This is one of the rare English language pages on the CIC’s website today and it explains the basic principles and structure of the CIC, emphasizing that it is at its core an attempt to fully reconstruct society “in a bottom-up manner,” free of hierarchy and domination and based on direct, participatory democracy. Much of the page is dedicated to an understanding of the cooperative structure from a legal perspective: basically, the CIC exists as a network of “integral cooperatives” that themselves exist within the specific context of the Spanish legal system. The CIC leverages this legal system to facilitate all sorts of economic activity by using “mixed cooperatives” that incorporate both consumers and producers into one member-driven organization operating for the common good. These cooperatives also own physical property; as we’ll read about in more detail below, this includes things like housing projects, workshops, community spaces, and more.
The CIC seems to have restructured significantly in 2018 in an effort to further decentralize itself into a more locally focused bioregional structure. It is difficult to find current, detailed information on what exactly this means, but there is something of a retrospective and an explanation on the website (translated here).
The Catalan Integral Cooperative: an organizational study of a post-capitalist cooperative (45 minutes)
George Dafermos, P2P Foundation, 2017. Alternate link.
If the “What’s CIC?” page left you wondering exactly what its title asked – what does the CIC actually do? – this report contains the answers. Dafermos spent a few months in Catalonia conducting interviews and site visits and compiled this detailed ethnography of the CIC. The report situates the CIC in both its regional context (Catalonia has a rich history of opposition to oppression by the Spanish state, of anarchist organizing, and of cooperativism) and its historical one (following the financial crisis and global imposition of austerity). Most importantly, the report goes through the operations of the CIC, what each of its ~12 “core committees” manage, how they govern themselves, and what services they provide. It also explains how the CIC – which, from a legal perspective, doesn’t actually exist – operates in a federated manner, supporting and working with autonomous projects (including ecovillage-like communities like Calafou) and other cooperatives and collectivities. Perhaps one of the CIC’s most interesting practical challenges to the capitalist ecosystem is the use of an alternative currency called the “eco” (which, notably, is used by many in Catalonia, not just CIC members) and the organization of a distribution network that allows locally managed buyers’ networks to operate stores supplied with goods from small producers throughout the region.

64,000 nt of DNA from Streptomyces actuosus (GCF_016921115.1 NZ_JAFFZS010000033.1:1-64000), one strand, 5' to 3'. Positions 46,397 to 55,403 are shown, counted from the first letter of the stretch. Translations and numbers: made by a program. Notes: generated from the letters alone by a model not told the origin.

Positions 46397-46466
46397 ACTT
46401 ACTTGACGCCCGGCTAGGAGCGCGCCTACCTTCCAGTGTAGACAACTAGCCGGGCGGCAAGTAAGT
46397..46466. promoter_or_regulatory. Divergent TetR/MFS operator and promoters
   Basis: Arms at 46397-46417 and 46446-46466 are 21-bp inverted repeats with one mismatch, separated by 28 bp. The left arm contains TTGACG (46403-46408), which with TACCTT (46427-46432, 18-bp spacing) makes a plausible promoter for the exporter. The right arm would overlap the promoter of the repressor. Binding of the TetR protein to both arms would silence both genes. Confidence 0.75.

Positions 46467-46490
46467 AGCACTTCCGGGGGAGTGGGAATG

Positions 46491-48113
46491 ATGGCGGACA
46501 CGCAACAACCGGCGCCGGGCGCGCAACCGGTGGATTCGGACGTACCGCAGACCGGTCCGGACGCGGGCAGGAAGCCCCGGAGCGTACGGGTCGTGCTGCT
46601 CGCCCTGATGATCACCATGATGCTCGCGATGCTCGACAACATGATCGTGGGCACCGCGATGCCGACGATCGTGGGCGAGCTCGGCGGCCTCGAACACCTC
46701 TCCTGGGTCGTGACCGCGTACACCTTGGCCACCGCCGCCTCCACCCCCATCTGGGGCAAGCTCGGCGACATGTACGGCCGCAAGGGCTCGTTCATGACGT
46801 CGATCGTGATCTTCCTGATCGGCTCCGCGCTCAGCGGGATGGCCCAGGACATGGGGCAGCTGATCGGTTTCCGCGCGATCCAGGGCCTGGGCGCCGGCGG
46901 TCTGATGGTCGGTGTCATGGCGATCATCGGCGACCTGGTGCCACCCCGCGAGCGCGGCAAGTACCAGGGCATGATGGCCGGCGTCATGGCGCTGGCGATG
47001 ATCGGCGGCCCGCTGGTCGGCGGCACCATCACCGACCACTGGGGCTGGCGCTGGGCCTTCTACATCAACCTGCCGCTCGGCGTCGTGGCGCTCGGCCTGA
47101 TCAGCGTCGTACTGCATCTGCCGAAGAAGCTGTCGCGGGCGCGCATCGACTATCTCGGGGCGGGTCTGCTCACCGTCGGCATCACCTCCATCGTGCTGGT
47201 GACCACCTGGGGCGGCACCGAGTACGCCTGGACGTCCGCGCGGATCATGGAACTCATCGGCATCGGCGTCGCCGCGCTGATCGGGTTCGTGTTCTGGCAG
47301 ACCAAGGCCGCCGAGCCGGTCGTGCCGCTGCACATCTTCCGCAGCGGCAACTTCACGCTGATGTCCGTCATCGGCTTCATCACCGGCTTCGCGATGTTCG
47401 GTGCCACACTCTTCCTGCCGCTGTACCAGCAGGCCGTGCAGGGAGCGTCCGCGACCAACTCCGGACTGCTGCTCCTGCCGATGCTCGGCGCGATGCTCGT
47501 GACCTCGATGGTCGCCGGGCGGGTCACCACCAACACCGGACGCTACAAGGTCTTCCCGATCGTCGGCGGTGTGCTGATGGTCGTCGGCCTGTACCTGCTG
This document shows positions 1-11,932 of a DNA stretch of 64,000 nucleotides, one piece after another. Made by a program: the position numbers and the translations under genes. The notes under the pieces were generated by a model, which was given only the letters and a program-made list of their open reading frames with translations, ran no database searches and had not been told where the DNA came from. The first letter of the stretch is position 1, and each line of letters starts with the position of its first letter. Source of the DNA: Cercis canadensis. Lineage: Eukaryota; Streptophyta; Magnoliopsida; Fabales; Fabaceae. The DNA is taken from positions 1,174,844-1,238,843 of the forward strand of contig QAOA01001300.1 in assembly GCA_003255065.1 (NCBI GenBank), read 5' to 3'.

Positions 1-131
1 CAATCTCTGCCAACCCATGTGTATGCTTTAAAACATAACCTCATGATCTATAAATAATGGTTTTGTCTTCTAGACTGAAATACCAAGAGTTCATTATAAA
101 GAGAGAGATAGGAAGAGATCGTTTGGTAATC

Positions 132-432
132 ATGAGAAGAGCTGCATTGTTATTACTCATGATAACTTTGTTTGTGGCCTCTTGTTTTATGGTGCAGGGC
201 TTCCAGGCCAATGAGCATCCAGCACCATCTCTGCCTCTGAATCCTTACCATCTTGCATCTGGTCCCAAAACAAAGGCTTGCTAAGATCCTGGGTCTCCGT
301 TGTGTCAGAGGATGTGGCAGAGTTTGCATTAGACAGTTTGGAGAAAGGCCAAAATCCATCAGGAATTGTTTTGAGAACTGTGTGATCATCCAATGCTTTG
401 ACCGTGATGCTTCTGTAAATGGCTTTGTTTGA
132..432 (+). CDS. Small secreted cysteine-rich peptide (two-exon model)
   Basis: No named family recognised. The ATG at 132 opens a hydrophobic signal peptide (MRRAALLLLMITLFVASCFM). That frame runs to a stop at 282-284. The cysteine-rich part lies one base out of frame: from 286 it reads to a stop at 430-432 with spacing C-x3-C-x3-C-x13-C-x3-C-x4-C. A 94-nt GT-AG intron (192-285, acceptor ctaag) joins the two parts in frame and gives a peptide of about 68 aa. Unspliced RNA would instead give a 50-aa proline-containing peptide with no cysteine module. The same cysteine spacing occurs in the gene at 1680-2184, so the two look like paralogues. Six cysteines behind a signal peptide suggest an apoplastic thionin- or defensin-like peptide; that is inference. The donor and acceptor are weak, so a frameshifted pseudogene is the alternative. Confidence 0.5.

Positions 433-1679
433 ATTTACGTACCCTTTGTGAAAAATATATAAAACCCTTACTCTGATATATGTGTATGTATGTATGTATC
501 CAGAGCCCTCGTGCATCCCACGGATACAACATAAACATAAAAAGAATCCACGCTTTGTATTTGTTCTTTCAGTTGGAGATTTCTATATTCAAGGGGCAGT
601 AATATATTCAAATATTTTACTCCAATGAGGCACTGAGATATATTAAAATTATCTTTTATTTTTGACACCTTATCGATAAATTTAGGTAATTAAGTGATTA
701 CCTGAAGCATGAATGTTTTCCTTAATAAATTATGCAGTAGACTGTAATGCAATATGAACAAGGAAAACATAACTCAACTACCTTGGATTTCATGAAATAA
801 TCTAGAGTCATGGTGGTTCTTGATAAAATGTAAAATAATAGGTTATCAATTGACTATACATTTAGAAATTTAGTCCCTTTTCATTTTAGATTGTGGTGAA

For Dafermos, one of the most exciting things about the CIC is that it is an “open cooperative,” meaning that it explicitly aims to provide all of its services to everyone, not just its membership, and refuses to enclose common resources, including cooperative-produced knowledge. This marks a sharp contrast from many other cooperative enterprises.
The Catalan Integral Cooperative: The Simpler Way revolution is well underway (10 minutes)
Ted Trainer, Capitalism Nature Socialism, 2018
There’s a bit of repetition here with Dafermos’s report (if you’re strapped for time, just read this one), but I’m including it because Trainer makes a case for why the CIC matters and what the path to the sustainable, post-capitalist society it strives for might actually look like. The CIC sprung out of the financial crisis and was a response to austerity, like so many leftwing movements of the period; it was a way to provide for people and communities when states withdrew. While GDP numbers seem to suggest that many northern economies are thriving today, the reality on the ground is different – many never recovered from the economic impact of the financial crisis and the pandemic only amplified that. The rapidly rising cost of living and the related faltering of supply chains – driven by both pandemic-related concerns and climatic disruption – could very quickly progress to a point where far more of us, even in the global north, are struggling day to day. What happens at that time – and we’re arguably living in that time right now – depends on the work we’ve done beforehand. According to Trainer, that’s where things like the CIC, and potentially the Transition movement, come in. If we’ve built these systems in advance that provide public services without the involvement of the state and prioritize local, circular economies, we can hope for a smooth transition from failing capitalist oligarchy to decentralized direct democracy. If not, well, as Trainer puts it, “it is likely that the outcome will be fascism or barbarism.”
The old world is dying, and the new world struggles to be born: now is the time of monsters.
I’m far from the first to think Antonio Gramsci’s words are as applicable to our time as they were to his.